There has been an increase in the proportion of new teaching jobs being taken on by graduates with a high quality degree.
That is according to new figures released by the Department for Education, which show that more than seven of every ten new trainees now possess a high-quality degree.
This refers to any degree received with a 2:1 award or higher and showcases the efforts being made to attract more high calibre applications to roles of this kind.
Based on the Teaching Agency figures, 71 per cent of graduates choosing to train for one of these education jobs fall under this category - compared with the 65 per cent reported at the same point in 2011.
More significantly still, there has been a major increase in the quality of trainees opting to begin education teaching jobs in the key English Baccalaureate subjects.
This includes subjects such as modern foreign languages along with maths, chemistry and also physics.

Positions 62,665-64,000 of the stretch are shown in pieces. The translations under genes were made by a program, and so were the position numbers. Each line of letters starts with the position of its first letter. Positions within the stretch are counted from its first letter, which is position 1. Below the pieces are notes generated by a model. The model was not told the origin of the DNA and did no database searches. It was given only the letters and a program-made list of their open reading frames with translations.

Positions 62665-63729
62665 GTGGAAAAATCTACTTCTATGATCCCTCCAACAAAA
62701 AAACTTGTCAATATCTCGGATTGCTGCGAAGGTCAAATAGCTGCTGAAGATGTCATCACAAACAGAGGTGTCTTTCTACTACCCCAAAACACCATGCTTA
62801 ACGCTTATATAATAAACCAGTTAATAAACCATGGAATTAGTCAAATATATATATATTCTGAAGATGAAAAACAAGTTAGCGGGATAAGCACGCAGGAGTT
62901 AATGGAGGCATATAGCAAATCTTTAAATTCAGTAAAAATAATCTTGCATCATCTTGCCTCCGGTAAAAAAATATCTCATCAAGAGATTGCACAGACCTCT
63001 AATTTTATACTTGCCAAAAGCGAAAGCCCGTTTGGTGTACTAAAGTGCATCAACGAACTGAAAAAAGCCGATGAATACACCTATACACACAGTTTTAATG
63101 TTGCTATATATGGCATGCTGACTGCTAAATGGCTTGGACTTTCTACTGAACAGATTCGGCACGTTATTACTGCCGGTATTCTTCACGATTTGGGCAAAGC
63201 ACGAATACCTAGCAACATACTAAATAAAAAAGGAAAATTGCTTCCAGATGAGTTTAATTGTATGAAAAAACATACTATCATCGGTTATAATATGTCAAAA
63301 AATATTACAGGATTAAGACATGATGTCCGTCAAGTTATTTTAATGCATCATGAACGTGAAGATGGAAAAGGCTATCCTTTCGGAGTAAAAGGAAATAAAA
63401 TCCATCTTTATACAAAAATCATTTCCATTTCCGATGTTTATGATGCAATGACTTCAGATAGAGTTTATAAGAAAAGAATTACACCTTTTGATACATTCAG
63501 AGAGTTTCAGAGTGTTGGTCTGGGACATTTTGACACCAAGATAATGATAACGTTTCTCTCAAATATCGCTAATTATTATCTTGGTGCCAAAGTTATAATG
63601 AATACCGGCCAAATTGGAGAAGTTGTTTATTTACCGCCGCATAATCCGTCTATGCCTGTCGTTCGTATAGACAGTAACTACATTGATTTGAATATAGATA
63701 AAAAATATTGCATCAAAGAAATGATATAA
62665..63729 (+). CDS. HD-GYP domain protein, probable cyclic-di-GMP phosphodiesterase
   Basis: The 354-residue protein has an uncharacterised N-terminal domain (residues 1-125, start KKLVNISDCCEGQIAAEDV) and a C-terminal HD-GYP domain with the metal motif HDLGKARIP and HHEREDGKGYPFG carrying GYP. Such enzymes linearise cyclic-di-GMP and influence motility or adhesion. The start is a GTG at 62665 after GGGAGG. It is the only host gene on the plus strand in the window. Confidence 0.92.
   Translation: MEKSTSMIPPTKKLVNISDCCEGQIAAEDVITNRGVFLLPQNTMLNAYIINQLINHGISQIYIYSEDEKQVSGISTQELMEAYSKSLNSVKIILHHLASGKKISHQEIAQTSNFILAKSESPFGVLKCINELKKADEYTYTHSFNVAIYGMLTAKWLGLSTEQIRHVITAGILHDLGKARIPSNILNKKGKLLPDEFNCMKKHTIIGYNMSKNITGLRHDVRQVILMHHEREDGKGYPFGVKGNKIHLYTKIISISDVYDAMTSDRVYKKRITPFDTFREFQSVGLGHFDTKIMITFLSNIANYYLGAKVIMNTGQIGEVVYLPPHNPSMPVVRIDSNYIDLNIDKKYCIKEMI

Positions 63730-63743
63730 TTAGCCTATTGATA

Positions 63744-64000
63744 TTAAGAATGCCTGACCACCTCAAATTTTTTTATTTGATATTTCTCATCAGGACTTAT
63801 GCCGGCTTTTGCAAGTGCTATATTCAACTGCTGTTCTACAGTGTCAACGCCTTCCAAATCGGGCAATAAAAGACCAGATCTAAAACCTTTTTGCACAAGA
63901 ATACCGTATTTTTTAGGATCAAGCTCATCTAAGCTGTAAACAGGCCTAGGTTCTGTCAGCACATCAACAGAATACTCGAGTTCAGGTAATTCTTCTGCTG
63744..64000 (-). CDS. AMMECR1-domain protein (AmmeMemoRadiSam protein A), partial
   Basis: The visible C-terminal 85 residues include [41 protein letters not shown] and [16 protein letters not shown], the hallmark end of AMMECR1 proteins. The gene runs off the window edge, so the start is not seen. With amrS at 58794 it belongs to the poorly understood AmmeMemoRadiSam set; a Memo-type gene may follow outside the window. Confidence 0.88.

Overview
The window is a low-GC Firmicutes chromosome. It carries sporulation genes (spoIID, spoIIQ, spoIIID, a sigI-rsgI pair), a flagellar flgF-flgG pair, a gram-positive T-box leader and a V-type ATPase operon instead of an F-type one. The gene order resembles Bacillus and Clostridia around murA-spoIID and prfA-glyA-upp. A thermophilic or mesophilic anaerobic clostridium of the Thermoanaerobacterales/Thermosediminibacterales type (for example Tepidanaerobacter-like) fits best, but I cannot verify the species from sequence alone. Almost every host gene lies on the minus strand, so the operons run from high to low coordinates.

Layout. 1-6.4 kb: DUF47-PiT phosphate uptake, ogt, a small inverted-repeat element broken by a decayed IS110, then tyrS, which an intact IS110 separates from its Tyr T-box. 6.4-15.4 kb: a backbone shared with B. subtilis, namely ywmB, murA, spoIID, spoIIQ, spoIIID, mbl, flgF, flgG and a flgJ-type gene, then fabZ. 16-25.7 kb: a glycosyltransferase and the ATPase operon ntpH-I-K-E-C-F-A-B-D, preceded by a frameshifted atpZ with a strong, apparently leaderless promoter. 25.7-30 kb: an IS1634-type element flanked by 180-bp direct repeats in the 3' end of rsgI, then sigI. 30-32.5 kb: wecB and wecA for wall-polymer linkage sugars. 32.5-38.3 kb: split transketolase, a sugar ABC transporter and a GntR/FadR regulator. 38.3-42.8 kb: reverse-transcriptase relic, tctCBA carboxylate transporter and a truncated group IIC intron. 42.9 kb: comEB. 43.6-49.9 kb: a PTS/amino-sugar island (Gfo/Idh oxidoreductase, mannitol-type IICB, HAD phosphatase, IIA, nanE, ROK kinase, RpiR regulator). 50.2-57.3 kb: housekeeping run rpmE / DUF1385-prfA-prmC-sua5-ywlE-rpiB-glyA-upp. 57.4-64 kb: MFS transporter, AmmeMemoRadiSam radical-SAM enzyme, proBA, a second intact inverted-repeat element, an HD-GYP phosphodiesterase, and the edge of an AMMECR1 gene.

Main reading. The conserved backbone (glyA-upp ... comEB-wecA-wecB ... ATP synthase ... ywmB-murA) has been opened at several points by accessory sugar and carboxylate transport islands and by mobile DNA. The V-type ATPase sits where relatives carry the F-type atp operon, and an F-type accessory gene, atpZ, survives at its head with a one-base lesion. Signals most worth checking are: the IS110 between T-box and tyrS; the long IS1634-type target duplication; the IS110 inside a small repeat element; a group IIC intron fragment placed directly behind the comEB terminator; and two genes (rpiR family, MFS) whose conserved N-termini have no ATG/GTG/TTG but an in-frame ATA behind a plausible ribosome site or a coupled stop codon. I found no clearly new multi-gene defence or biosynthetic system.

In the past, these subjects have proven harder to recruit, however the new statistics show that around 66 per cent of those individuals training in these fields have a 2:1 or higher degree classification.
This represents a significant increase on the previous year, when the proportion was recorded at 55 per cent.
There has been a notable rise in the number of trainees heading into physics teaching jobs, with the data estimating that some 900 graduates will be working towards a qualification in this field this academic year.
To put that figure in context, it represents the highest total seen since records were first kept by the Institute of Physics back in 1979.
The increases come in the wake of the government's renewed efforts to attract the best graduates to roles in this sector.
Under the current coalition, these university leavers can receive a tax-free bursary of up to £20,000 to help them move forward with a career of this kind.
A number of prestigious training scholarships have also been launched to encourage more graduates to consider teacher jobs.
Posted by Alan Douglas